When it comes to the treadmill, there’s little that separates you and a hamster. Day after day, we begrudgingly return to the gym, run for miles on the same contraption, and yet, we never really get anywhere.
Nobody genuinely enjoys stomping on the treadmill, sweating up a storm and staring blankly at a depressing television station (if you do, we apologize for whatever brought you to that point), but we’ve never had a good enough reason to, well, not run on the treadmill.
...Until now. The madness ends here. We’re finally giving you all the reasons to avoid going on the treadmill that you’ve been searching for, but haven’t felt legitimate enough to actually prevent you from treading (i.e. “it’s raining,” “I’m too tired”... pathetic)
There are, in fact, real rationalizations for skipping the treadmill that don’t involve wanting to eat and sleep instead. Here are the best scientific excuses for not treading that mill today.
1. You stride differently
According to researchers from the University of East London, running on a treadmill is not the same as running on an overground environment. When you run outdoors, for example, people tend to flex their ankles more.
The treadmill causes significant increases in hip range of motion and alters your cadence. Thus, you might want to consider running outside the next time the gym walls have you going cray cray.
2. You’re going to eat more afterwards
A 2009 study in the journal of Physiology and Behavior found that people who complete heart-rate-raising (high intensity) exercise tend to overcompensate by eating more afterwards. And they’re not just chowing down on apples; they’re oftentimes craving high-calorie foods.
This will negate the weight-loss effects of your workout. Unless you’re totally conscious of what you put in your mouth and can exhibit self-control, you’re going to imbibe more crap after your treadmill session (which is all the more fun reason to skip it).
3. You won’t enjoy yourself as much
The New York Times' “Well” blog analyzed many different studies and found that exercisers not only enjoyed outdoor activity more than the treadmill, but also reaped more benefits.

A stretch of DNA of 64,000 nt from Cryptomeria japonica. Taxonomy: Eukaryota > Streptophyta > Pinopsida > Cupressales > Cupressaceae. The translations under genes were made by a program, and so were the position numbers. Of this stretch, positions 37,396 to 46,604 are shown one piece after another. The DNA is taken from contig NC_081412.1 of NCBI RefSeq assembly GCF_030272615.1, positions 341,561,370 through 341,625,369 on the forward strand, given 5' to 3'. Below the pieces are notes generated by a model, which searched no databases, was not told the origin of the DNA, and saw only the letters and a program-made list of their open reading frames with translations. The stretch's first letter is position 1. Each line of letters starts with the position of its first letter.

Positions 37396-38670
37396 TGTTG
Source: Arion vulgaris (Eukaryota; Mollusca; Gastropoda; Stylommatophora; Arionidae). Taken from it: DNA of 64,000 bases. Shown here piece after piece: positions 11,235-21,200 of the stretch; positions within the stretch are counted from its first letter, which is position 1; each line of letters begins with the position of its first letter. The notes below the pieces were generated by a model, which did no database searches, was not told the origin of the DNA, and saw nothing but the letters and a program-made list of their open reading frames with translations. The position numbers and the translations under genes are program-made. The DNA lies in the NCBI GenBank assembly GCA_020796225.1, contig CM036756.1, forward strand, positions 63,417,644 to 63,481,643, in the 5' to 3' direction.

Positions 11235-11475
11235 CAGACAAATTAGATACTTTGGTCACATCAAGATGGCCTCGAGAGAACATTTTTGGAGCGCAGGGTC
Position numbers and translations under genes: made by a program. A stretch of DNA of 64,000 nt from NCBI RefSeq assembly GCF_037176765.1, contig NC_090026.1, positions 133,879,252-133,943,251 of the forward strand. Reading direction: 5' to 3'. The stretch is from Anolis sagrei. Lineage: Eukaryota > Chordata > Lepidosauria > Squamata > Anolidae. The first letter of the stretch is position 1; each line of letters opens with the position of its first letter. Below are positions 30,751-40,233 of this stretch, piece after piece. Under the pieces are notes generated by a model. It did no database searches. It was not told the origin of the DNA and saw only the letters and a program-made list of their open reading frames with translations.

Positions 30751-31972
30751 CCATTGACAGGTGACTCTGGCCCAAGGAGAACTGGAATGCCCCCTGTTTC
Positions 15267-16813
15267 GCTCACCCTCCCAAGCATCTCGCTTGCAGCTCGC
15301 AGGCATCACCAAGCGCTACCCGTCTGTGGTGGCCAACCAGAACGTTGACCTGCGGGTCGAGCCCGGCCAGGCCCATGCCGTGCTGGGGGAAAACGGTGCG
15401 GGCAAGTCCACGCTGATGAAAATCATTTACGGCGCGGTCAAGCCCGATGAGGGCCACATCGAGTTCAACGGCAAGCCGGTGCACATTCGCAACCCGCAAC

On subsequent psychological tests, [participants] scored significantly higher on measures of vitality, enthusiasm, pleasure and self-esteem and lower on tension, depression and fatigue after they walked outside.
Moreover, exercising outside as opposed to the treadmill improves your disposition and inspires greater commitment to an exercise program. Some studies suggest that people have lower blood levels of stress-hormone cortisol after moving outside as compared to inside.
There’s also some mild speculation that exposure to sunlight positively affects your mood.
4. Excessive cardio increases inflammation
Inflammation is not good for your body. According to expert Chris Kresser, too much cardio (like the kind you do on the treadmill) can cause many harmful effects on the body, including inflammation (which he also claims is the root of all disease).
Kresser also suggests that this kind of overtraining dysregulates cortisol levels, thereby promoting further weight gain.
5. The caloric burn isn’t great
Solely exercising on the treadmill, or specifically doing cardio alone, is not the ticket to losing weight. It's imperative to combine other forms of exercise, like weight training and interval training. Why? Because the caloric burn from 30 minutes of cardio is small.
Researchers in The American Journal of Clinical Nutrition found that exercise interventions only elicit a modest amount of weight loss, with participants losing about 2.2 kg (about 4.85 pounds) after 24 weeks of exercise.
For rapid weight loss in a shorter amount of time, maybe try combining that with a diet of celery and air. (JUST KIDDING!)
6. You expend less energy indoors
Exercise performed outdoors is more strenuous than the indoor version. As discovered by researchers from the University of Brighton, treadmill runners expended less energy to cover the same distance when compared to those who ran across the ground outside.
Scientists compared the exertion of running on a treadmill to the exertion of running outside and found that "when running indoors on a treadmill, the lack of air resistance results in lower energy cost compared with running outdoors at the same velocity.”
Put differently, because treadmill runners face no wind resistance or changes in terrain, they exert less energy. To compensate for this difference, researchers suggest increasing your treadmill’s incline.